Designed for people 62 and older, reverse mortgages enable you to have a bank buy your home while you're living in it. It provides an income that you can receive in a lump sum, a monthly payment or a line of credit.
Sounds kind of like winning the lottery, right? Not quite. You have to pay the money back (plus interest) when you vacate or sell the home, and there are fees. Still, these mortgages have a place. A report by the AARP says that while only about 1 percent of older homeowners have a reverse mortgage, 107,000 were loans made in 2007 compared to 6,600 in 2000.
Consider these things:
Your age. These aren't for everyone, but the older you are, the more likely you are to benefit from one. For one, you probably have more equity in your home. But the other reason is that banks calculate the payout based on not only the value of your home, but your age and average expected length of life.
"If you're 75, you could get a much more adequate stream of income than if you're 65. That's because the bank would estimate that if they're starting to pay at 65, they'll have to pay for a longer period of time," says John Rother of AARP.
Your situation. A reverse mortgage probably isn't for you if you're not planning to stay in your home for a long time. Think about other factors related to your current and future lifestyle. People get these loans for a variety of reasons, says Peter Bell, president of the National Reverse Mortgage Lenders Association. Some do it to finance an active lifestyle in their retirement, others because the home needs to be repaired or updated with health care equipment.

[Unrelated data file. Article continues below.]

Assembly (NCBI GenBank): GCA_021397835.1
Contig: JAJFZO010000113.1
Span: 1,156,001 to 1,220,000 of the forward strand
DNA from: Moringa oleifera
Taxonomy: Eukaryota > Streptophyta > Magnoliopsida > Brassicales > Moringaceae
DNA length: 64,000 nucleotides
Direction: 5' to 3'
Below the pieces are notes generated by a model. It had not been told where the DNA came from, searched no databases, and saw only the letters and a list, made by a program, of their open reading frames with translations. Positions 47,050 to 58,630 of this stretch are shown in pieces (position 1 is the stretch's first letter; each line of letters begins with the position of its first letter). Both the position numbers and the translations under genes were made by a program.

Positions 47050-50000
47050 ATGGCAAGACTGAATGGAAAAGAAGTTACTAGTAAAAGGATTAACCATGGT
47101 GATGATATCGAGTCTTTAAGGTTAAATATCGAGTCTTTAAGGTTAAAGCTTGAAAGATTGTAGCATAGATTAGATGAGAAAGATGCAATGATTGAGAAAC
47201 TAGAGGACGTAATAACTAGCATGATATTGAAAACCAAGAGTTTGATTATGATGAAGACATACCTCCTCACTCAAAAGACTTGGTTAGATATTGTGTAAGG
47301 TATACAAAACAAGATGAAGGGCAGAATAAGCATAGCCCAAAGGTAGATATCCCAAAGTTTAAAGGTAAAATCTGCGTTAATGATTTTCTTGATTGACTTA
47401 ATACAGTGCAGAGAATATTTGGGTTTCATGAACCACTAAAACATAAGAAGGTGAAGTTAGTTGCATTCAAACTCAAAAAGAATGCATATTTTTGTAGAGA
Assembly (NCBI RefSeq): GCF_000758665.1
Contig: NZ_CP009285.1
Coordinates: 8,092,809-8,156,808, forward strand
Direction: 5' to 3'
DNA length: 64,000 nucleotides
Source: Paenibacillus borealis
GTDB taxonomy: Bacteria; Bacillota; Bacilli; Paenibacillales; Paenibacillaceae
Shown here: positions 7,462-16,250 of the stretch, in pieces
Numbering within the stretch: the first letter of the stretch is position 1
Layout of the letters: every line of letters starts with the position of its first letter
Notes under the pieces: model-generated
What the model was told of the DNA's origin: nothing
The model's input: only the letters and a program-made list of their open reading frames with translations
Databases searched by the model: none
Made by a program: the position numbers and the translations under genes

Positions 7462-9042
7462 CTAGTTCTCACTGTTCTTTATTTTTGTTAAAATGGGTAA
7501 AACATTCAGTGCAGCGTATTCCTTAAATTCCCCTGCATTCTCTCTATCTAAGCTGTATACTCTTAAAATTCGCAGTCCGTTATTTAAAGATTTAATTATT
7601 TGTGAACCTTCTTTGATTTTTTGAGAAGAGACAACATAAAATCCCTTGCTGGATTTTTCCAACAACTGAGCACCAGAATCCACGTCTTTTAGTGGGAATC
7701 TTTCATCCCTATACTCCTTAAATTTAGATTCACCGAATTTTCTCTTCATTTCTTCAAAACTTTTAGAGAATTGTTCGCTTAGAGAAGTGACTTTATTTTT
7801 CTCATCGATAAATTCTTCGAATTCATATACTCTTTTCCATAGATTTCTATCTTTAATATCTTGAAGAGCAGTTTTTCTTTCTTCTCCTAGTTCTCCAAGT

"Let's take a 75-year-old widow who's lived in this home for some time, but it needs substantial repairs. If she doesn't have any other way of financing those, then a reverse mortgage might be an appropriate way for her to stay in the home, keep it in good shape, and continue to enjoy it," Rother says.
If you're hanging on to this home because you think your children will want to live in it, have a discussion to make sure that's the case. If it's not, consider downsizing to something smaller and more manageable.
The alternatives. As I mentioned, one might be moving into a smaller, less expensive home or cutting back on your expenses. But if you've made all possible cuts to your budget and still need some extra income, research benefit programs you may be eligible for from your state, the federal government or your former employer. Look into a home equity loan or line of credit, depending on if you need the lump sum or just want to have some money available in case of an emergency. The one silver lining of the probable recession is lower interest rates.
The fees and interest rate. These mortgages are paid back when the home is sold, typically as a result of the borrower moving or passing away. The fees, also paid at that time, tend to be higher than those associated with a traditional mortgage. Bell says the exact figures vary by product, but typically average 5 percent of the home's value.
"When they sell, what they owe is the sum of the funds that have been advanced, the fees that were associated with the loan, and any interest that was accrued on it. But that's capped by the value of the house," Bell says. If the amount owed is more than the value of the house, the lender eats the difference. If it's less, you (or your heirs) keep the change.